Bistro Salad i i
Dave Scantland for NPR
Bistro Salad
Dave Scantland for NPR

Makes 2 servings

3 to 4 ounces bacon, cut into pieces about 1 by 1 1/4 inches (2 to 3 thick slices)

2 tablespoons red wine vinegar

1/2 teaspoon sugar

Salt and fresh ground pepper

3 to 4 cups bitter greens such as arugula or frisee

2 large eggs, poached (follow Poached Eggs recipe)

In a heavy skillet over medium heat, cook the bacon until crisp. Remove the bacon, reserving the warm fat. Whisk together the fat and vinegar. Season with sugar, salt and pepper.

In a large bowl, toss the greens and half the bacon with the warm dressing. Divide between 2 plates and top each salad with a poached egg. Sprinkle the remaining bacon over the salads.

Spaghetti Carbonara With Deep-Fried Poached Eggs

On a trip to New Orleans several years ago, I had an amazing pasta dish at the restaurant Herbsaint. Fresh pasta was perfectly cooked and tossed with guanciale (cured pork jowl, one of Italy's greatest culinary gifts) and cheese, then topped with a crisp breaded and fried poached egg. Once I overcame my fear of poaching, I was determined to try to re-create the dish. It's not particularly difficult, but it does require juggling a few tasks at once.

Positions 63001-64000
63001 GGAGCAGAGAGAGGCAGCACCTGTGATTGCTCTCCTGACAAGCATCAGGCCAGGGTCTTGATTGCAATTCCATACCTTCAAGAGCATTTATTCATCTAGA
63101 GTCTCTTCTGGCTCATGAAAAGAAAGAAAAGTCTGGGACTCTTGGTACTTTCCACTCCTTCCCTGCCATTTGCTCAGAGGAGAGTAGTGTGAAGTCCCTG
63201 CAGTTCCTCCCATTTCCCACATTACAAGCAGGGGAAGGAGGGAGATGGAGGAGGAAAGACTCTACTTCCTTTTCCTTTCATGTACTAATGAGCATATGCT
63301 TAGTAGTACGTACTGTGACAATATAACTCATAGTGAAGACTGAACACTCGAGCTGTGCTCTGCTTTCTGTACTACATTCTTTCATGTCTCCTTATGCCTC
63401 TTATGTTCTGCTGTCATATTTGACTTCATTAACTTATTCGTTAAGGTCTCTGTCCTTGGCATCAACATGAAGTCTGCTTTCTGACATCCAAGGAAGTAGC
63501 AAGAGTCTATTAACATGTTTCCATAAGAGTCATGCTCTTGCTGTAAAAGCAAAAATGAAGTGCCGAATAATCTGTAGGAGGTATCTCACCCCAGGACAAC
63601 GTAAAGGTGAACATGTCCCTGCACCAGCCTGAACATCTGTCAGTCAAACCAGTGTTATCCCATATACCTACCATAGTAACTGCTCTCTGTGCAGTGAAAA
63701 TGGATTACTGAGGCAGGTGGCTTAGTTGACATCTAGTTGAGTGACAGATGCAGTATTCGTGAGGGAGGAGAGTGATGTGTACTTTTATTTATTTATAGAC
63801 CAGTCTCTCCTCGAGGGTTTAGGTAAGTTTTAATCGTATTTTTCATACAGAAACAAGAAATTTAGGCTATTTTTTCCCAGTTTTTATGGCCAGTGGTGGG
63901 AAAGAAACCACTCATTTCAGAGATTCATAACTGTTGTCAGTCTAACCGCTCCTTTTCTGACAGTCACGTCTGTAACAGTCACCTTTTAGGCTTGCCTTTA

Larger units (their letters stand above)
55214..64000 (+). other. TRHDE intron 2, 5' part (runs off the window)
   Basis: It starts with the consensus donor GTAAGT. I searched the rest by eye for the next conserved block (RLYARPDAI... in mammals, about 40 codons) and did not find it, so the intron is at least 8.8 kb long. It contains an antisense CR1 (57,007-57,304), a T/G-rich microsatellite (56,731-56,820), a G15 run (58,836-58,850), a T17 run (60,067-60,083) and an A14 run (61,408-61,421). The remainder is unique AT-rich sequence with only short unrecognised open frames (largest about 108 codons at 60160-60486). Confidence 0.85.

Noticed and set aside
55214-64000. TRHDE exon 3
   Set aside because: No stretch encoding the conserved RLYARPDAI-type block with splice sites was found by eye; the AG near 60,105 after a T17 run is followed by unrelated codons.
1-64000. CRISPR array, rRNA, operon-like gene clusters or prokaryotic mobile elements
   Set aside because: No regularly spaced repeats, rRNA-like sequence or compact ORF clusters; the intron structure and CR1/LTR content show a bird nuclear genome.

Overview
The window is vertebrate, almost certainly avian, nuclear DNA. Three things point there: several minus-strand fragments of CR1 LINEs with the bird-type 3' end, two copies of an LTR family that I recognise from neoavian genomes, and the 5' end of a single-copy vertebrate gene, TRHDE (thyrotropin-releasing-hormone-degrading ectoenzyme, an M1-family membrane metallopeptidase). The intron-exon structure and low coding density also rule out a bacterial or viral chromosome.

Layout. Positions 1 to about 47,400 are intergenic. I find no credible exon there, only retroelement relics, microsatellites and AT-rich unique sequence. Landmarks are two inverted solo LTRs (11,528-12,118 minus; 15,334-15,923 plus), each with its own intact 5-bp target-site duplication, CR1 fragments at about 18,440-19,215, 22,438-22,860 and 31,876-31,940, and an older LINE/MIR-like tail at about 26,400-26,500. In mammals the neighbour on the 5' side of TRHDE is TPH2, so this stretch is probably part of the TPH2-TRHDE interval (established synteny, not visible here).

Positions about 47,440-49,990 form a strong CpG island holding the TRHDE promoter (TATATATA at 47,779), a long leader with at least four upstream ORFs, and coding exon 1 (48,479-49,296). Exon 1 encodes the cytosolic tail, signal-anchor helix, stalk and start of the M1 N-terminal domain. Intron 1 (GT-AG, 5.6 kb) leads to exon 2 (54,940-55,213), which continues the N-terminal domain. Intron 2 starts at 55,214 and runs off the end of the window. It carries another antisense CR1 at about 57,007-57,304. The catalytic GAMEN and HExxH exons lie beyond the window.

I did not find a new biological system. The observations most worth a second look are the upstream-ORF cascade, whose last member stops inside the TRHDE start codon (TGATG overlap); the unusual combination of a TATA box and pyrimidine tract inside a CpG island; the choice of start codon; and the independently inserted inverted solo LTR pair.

Spaghetti Carbonara With Deep-Fried Poached Eggs i i
Dave Scantland for NPR
Spaghetti Carbonara With Deep-Fried Poached Eggs
Dave Scantland for NPR

Makes 2 servings

2 large poached eggs, chilled in a water bath (see Poached Eggs recipe)

2 large raw eggs

1/4 cup all-purpose flour

3/4 cup panko bread crumbs

Peanut or canola oil for frying

3 thick slices bacon, diced

2 teaspoons kosher salt

5 ounces spaghetti

1/4 cup finely grated Parmigiano, plus another 1/4 cup, coarsely shredded

Fresh ground black pepper

Remove the poached eggs from the water bath and drain on paper towels.

Whisk one of the raw eggs and pour into a small flat dish. Put the flour in another dish and the panko in a third.